If the term “ADA compliance” sounds familiar to you, that’s probably because it’s gotten a lot of attention lately. Unfortunately, it’s mostly been negative attention brought about by the filing of endless ADA website-accessibility lawsuits, with thousands of people suing businesses for websites that are inaccessible to those with disabilities.
ADA Compliance Basics: What You Should Know
The Americans with Disabilities Act, which became law in 1990, states: “The ADA is a civil rights law that prohibits discrimination against individuals with disabilities in all areas of public life, including jobs, schools, transportation, and all public and private places that are open to the general public. The purpose of the law is to make sure that people with disabilities have the same rights and opportunities as everyone else. The ADA is divided into five titles (or sections) that relate to different areas of public life.”
The phrase that became the catalyst for compliance is in Title III, which houses the scope of the definition of “place of public accommodations.” In this section, it says that private businesses must make “reasonable modifications” to serve those with disabilities. It also requires these entities to take necessary steps to communicate with customers who have visual, hearing, motor, and cognitive disabilities. This law is being enforced by the Department of Justice.
It’s a little confusing, though, because there’s no current definitive standard or law directed at website accessibility. But in today’s technological world, judges have regularly identified websites as “places of public accommodations,” so they hold online businesses accountable to the law just as they would a brick and mortar location.
What does that mean for your business?
Well, if you have a website (and it’s 2020… you should!), it needs to be an ADA compliant website, one that’s accessible to those with disabilities. If it’s not, you’re putting yourself at risk of a lawsuit. At the same time, you’re missing out on a lot of business and leaving out many people who want to access your product or service, but can’t.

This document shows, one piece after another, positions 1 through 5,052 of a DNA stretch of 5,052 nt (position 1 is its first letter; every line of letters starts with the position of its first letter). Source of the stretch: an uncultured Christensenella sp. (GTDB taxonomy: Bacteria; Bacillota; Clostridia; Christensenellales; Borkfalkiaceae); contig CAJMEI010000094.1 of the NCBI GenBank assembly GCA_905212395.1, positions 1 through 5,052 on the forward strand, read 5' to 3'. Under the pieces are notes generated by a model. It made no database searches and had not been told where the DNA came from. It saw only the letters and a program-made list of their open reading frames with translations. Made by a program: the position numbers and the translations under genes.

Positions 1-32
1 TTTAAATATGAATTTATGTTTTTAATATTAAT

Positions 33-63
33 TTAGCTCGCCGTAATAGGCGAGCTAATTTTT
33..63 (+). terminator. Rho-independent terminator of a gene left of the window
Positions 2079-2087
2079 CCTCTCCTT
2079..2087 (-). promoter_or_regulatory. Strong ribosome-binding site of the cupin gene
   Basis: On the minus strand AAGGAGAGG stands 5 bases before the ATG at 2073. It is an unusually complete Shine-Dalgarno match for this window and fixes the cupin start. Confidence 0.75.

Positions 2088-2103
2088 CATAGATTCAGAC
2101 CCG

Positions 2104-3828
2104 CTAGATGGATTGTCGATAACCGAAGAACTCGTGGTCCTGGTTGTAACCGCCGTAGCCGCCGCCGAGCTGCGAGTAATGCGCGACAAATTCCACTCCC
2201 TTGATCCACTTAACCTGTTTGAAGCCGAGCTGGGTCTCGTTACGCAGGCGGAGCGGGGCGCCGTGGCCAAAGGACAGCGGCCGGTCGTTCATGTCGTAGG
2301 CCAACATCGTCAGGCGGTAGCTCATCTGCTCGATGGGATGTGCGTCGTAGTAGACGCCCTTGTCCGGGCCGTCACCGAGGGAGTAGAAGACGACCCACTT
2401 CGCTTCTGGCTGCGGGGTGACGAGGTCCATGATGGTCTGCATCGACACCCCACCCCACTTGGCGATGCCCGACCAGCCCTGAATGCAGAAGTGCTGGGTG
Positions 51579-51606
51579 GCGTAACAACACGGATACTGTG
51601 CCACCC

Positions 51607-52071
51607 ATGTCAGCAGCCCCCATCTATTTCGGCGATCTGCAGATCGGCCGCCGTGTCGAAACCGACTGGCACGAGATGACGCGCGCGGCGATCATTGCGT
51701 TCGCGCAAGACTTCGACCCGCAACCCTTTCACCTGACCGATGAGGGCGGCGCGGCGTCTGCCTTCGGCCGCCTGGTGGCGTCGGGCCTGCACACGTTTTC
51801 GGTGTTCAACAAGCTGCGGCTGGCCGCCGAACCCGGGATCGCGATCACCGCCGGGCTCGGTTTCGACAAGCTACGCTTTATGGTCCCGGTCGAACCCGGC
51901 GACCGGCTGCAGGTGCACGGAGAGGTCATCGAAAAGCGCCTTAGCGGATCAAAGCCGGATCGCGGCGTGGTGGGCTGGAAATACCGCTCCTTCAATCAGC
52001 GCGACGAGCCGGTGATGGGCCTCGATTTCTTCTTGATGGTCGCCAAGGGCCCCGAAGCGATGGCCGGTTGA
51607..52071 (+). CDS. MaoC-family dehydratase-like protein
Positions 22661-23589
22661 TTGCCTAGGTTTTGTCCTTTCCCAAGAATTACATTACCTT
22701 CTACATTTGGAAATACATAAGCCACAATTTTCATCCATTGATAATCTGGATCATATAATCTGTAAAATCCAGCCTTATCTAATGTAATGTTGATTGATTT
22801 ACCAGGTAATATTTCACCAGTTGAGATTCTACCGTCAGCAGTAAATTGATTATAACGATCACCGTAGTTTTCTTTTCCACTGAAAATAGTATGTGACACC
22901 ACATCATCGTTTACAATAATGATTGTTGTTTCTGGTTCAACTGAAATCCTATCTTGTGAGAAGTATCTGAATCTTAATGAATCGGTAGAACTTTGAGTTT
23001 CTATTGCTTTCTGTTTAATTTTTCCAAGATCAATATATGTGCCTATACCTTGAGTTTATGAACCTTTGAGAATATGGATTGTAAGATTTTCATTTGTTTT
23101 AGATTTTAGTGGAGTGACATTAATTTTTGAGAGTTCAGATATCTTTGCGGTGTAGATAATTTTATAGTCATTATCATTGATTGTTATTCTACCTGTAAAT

Lawsuits & People
As a business owner, you don’t think, “I’d love to get hit with an ADA website-accessibility lawsuit.”
What you do think is, “I absolutely do NOT want to deal with an ADA website-accessibility lawsuit.”
And we get it.
ADA website compliance can be complicated. If you identify as a Title III entity, then you’re not “required to be compliant,” but you’re “obligated to comply.” Do you see a difference? Me either.
So how can you ensure ADA compliance on your website and avoid a lawsuit?
It’s really simple: Update your website!
The Web Content Accessibility Guidelines (WCAG) provide acceptable accessibility for those with disabilities that limit their ability to navigate and read websites.
If you’re worried about having an ADA compliant website, then at the bare minimum, that’s what you should follow.
New York-based lawyer Joseph Mizrahi works at a leading firm for ADA website-accessibility lawsuits, and he’s made it clear why businesses should have ADA compliant websites. In one interview, he explained, “We have many clients and, over the course of their lives, they have visited many websites that they cannot access, and they want to enjoy the internet just like anybody else does.”
People with disabilities are people, and they deserve to enjoy access to products and services on the internet just like those without disabilities. Makes sense. And really, who can argue with that?
Improve Your Website Accessibility Today Because, After All, There’s No Better Time Than the… Pandemic?
At Design Extensions, we believe everyone should have access to the things they need online, including those with disabilities. That’s why we provide ADA website compliance services that help businesses improve their website accessibility for all while saving themselves from headaches and legal fees.
ADA compliance isn’t just the right thing to instate for those with disabilities, but it’s the best thing to instate for your business’s success, too. In today’s current climate — you know, a global pandemic, where online ordering has skyrocketed — there’s really no better time than the present to update your website to reflect ADA compliance and benefit all involved.
Take the first step toward making your website ADA compliant today and get a free ADA compliance scan.